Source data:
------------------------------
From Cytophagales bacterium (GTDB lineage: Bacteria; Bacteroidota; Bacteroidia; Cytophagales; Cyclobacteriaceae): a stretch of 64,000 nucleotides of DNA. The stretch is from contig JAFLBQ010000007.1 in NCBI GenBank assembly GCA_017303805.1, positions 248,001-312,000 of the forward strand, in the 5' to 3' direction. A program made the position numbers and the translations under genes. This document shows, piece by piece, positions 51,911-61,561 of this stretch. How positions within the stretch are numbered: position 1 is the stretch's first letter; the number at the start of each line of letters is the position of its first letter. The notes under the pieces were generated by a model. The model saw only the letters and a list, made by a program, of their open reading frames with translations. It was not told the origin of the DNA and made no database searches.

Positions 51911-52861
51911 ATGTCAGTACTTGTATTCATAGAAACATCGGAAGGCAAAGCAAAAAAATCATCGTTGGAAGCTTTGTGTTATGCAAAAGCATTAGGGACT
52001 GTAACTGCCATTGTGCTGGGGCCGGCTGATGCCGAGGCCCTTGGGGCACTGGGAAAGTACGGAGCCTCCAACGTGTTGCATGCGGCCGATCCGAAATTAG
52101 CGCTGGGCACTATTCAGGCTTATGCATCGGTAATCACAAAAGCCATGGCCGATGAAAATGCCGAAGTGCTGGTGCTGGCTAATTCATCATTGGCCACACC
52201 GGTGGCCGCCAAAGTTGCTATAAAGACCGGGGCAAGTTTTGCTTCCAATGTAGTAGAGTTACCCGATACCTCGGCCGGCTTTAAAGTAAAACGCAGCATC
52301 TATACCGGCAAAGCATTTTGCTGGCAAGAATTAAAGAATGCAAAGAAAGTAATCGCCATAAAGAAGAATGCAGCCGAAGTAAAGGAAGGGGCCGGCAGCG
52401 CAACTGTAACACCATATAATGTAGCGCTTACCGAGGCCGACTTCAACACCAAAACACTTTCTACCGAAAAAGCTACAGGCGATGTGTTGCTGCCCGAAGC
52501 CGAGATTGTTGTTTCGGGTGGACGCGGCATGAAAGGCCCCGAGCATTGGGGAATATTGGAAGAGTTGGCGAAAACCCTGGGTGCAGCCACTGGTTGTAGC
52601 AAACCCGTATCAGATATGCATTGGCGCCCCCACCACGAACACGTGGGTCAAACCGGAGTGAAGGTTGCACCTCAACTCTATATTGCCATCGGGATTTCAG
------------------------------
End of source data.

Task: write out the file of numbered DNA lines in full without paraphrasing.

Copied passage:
From Cytophagales bacterium (GTDB lineage: Bacteria; Bacteroidota; Bacteroidia; Cytophagales; Cyclobacteriaceae): a stretch of 64,000 nucleotides of DNA. The stretch is from contig JAFLBQ010000007.1 in NCBI GenBank assembly GCA_017303805.1, positions 248,001-312,000 of the forward strand, in the 5' to 3' direction. A program made the position numbers and the translations under genes. This document shows, piece by piece, positions 51,911-61,561 of this stretch. How positions within the stretch are numbered: position 1 is the stretch's first letter; the number at the start of each line of letters is the position of its first letter. The notes under the pieces were generated by a model. The model saw only the letters and a list, made by a program, of their open reading frames with translations. It was not told the origin of the DNA and made no database searches.

Positions 51911-52861
51911 ATGTCAGTACTTGTATTCATAGAAACATCGGAAGGCAAAGCAAAAAAATCATCGTTGGAAGCTTTGTGTTATGCAAAAGCATTAGGGACT
52001 GTAACTGCCATTGTGCTGGGGCCGGCTGATGCCGAGGCCCTTGGGGCACTGGGAAAGTACGGAGCCTCCAACGTGTTGCATGCGGCCGATCCGAAATTAG
52101 CGCTGGGCACTATTCAGGCTTATGCATCGGTAATCACAAAAGCCATGGCCGATGAAAATGCCGAAGTGCTGGTGCTGGCTAATTCATCATTGGCCACACC
52201 GGTGGCCGCCAAAGTTGCTATAAAGACCGGGGCAAGTTTTGCTTCCAATGTAGTAGAGTTACCCGATACCTCGGCCGGCTTTAAAGTAAAACGCAGCATC
52301 TATACCGGCAAAGCATTTTGCTGGCAAGAATTAAAGAATGCAAAGAAAGTAATCGCCATAAAGAAGAATGCAGCCGAAGTAAAGGAAGGGGCCGGCAGCG
52401 CAACTGTAACACCATATAATGTAGCGCTTACCGAGGCCGACTTCAACACCAAAACACTTTCTACCGAAAAAGCTACAGGCGATGTGTTGCTGCCCGAAGC
52501 CGAGATTGTTGTTTCGGGTGGACGCGGCATGAAAGGCCCCGAGCATTGGGGAATATTGGAAGAGTTGGCGAAAACCCTGGGTGCAGCCACTGGTTGTAGC
52601 AAACCCGTATCAGATATGCATTGGCGCCCCCACCACGAACACGTGGGTCAAACCGGAGTGAAGGTTGCACCTCAACTCTATATTGCCATCGGGATTTCAG